The Gospel According to Tandy: 10 Lessons I’ve Learned from my Dog
Lesson Four: Carve Your Own Path
When Snowstorm Jonas hit, Tandy was in her element. She loved the nearly-three feet of snow and cherished its cold entertainments as if it were a magical playground built only for her. While Willy, her thirteen pound, Jack Russell Terrier brother found every chance to be carried through the frozen tundra, Tandy joyfully leaped into every snowbank she could find. Like a winter gazelle or experienced snow bunny, Tandy pounced into the virgin fluff, emerging with an ecstatic grin and ice-coated fur.
There was one particular snow-covered hill that caught Tandy’s attention. It rose majestically off of a quiet(er) side street, smooth as opaque glass with the exception of one, crescent-moon trail that ran along its length. Another dog and possibly his owner had built the path and Tandy was thrilled to follow in the footsteps of this unknown pet and its adventure along the hillside.
I relinquished control of the leash and, standing with Willy in the road, let Tandy joyously explore the hill. She started up the incline, following in the footsteps of the previous explorer. She looked back at Willy and I once to see that we were following. When she realized we had not, she took off at full speed up the side of the hill and across the icy terrain, careful to stay in the carved tunnel and, like a true child, checking to make sure I was always in her eyesight.
Once the snow trail began to curve back down towards the road, a little ways away from where Willy and I stood waiting, Tandy decided that where the path was taking her was not where she wanted to go. Instead, she chose to make her own path, ending her journey directly in front of me and her brother.
Now, this path was not cleared or touched in any way. The hill was steep and the snow lay in drifts that ranged from two feet to well above three. This snow was the type of bunny rabbit down that was light to shovel (thank goodness) but not good to pack down or support weight of any kind. When you stepped, you sank, and Tandy did just that.
Like Bambi in the freshly fallen fluff, Tandy reached out her long, clumsy legs for solid ground only to sink down several feet into the snow. Her going was ungainly and awkward, her tempo slowed to a careful (and, dare I say it?, fearful) pace. Her recently ebullient face drained to a widened panic.
Slowly, haltingly, she made her way down the hill and into my arms, out of breath and happily safe.
So often in life we find ourselves following in others’ footsteps. We follow the path that was carefully planned for us by our parents or rationalized by our siblings’ successful outings. We watch one person take a carefully orchestrated step and we choose to follow suit. It’s often made easy for us to follow, so why not?
For creative-types this often results in us trying to recreate Van Gogh’s wave-like movements, Deep Purple’s guitar riffs, and Misty Copeland’s turnout. We hang their photos on our walls and rewrite their song lyrics on our school notebooks. We fantasize about winning that Pulitzer (Grammy, Nobel Peace Prize, Golden Globe, etc.) and have mastered our Pacino imitation in the mirror.
But, at some point, we recognize our admiration and attempts at recreation as simply that: imitations. Once there is that reckoning, it’s up to us to decide whether to forge our own path or continue in the copy.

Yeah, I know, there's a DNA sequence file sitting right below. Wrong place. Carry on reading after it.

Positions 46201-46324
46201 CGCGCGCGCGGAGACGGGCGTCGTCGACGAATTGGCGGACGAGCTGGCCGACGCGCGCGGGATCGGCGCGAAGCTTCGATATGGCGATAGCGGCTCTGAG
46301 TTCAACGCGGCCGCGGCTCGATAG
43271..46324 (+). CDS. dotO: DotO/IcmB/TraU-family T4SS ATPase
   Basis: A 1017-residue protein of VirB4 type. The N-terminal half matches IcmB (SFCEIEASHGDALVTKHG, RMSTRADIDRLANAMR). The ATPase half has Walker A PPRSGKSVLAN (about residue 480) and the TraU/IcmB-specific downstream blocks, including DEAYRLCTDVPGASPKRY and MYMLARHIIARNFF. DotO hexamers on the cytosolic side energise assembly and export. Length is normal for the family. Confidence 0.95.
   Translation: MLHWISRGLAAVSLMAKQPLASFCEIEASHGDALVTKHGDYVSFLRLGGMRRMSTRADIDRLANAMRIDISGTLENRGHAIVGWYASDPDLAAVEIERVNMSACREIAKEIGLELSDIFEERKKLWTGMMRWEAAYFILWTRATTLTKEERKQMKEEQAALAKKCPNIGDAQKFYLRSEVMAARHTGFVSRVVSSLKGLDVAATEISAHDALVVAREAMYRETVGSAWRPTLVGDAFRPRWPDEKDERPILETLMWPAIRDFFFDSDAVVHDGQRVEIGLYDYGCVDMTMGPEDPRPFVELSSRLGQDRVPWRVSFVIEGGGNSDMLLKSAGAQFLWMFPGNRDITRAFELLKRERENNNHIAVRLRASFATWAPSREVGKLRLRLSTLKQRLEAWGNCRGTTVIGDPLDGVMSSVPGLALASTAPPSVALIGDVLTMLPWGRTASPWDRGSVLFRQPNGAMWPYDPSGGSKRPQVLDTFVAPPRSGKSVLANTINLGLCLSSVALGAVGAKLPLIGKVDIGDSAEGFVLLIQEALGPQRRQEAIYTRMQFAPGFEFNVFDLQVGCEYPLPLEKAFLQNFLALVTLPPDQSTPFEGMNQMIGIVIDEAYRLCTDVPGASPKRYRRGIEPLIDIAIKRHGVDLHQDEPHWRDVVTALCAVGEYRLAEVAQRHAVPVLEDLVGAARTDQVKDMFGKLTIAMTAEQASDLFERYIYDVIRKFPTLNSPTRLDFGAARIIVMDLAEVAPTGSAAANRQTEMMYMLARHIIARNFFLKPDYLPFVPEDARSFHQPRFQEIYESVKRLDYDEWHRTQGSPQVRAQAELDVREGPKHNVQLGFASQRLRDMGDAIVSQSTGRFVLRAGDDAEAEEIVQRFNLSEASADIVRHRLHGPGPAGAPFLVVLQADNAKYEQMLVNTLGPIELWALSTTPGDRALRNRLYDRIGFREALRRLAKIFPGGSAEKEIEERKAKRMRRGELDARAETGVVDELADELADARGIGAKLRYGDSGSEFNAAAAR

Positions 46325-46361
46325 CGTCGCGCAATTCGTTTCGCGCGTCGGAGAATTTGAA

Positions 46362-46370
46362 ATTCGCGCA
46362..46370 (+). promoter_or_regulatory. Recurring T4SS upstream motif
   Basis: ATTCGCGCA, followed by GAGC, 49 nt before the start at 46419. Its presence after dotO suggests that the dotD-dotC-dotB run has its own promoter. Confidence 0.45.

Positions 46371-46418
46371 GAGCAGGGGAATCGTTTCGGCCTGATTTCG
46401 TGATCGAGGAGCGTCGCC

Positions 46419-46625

Unfortunately, I can think of way too many instances within my own artistic career where I embodied a watered down version of what came before. I was often concerned with being the best grade in the class, that I often sacrificed being the best artist for a straight A student.
But the biggest lesson came to me when I first began to write my play Summer in the Light/Winter in the Shade.
I have always been fascinated by “end of life” narratives: stories that feature characters (often men) who are nearing the end of their lives and wish to make amends for the wrongs they have done. One such source of inspiration is Arthur Miller’s After the Fall, which features a retrospective of unhappy relationships, betrayed friendships, and a scene that seems to be plucked out of the Miller-Monroe marriage.
I was enamored with the play and decided that I would systematically break down Miller’s story into scenes that I could then recreate with my own characters.
Once I began writing, though, I found myself writing monologue after monologue. I would scribble unimportant scenes that would serve no other purpose than to lead me to the next long speech. The scenes were weak, flimsy, and vanilla. The monologues were gold.
I contacted my tutor at the time, a quiet man who seemed kind, if you could only peel back the many layers. We met at school and, after listening to me go on and on about my problems, asked me to step outside with him.
We sat on this hidden stairwell in an alley behind RADA. I sat next to him, but one step down, closer to his feet. He lit up a cigarette after he asked if I minded. (I did, but I told him I didn’t.)
“You’re not supposed to write this play.”
“Huh?” Oh, shit… He knows I’m a fraud.
“You’re not supposed to write another After the Fall. You’re supposed to write this play.” He pointed at the pages I held in my hand.
“But… A play that’s just monologues? Has that ever been done before?”
“Who cares?” he replied. “This is what you write well. So write it.”
And so I did.
My progress had been like Tandy’s: awkward, clumsy, and scared shitless. There were many times I wanted to turn back and follow a path I knew could work. Instead, I stepped and sank. Stepped. Sank. Stepped and got stuck. Stepped. Sank and stepped again.
And somehow, several months later, I ended up in a circle of six actors who were reading my work. I was breathless and elated and I possessed something that was completely mine: my very own adventure.
For more lessons from Tandy, click: